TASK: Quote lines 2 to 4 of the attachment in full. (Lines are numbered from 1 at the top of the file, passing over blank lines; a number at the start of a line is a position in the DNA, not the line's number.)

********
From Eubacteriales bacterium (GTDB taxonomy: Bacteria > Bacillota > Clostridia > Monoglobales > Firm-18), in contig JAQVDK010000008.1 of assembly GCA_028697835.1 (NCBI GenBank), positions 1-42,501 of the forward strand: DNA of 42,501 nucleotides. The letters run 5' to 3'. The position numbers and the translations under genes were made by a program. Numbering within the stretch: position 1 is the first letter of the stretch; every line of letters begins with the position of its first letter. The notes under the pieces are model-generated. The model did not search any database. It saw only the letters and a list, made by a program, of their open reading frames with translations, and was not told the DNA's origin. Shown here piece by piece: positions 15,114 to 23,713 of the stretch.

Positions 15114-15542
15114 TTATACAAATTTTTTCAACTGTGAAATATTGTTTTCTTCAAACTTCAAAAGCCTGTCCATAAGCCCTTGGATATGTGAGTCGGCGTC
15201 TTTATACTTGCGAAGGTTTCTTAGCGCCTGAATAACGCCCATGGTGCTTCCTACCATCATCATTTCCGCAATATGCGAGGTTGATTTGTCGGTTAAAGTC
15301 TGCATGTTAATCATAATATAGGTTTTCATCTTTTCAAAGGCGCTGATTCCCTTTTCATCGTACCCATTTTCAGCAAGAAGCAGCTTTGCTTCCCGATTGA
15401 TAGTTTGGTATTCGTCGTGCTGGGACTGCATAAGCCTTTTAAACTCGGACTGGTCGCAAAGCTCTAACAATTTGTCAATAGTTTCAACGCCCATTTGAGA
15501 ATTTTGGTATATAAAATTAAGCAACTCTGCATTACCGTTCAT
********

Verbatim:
Positions 15114-15542
15114 TTATACAAATTTTTTCAACTGTGAAATATTGTTTTCTTCAAACTTCAAAAGCCTGTCCATAAGCCCTTGGATATGTGAGTCGGCGTC
15201 TTTATACTTGCGAAGGTTTCTTAGCGCCTGAATAACGCCCATGGTGCTTCCTACCATCATCATTTCCGCAATATGCGAGGTTGATTTGTCGGTTAAAGTC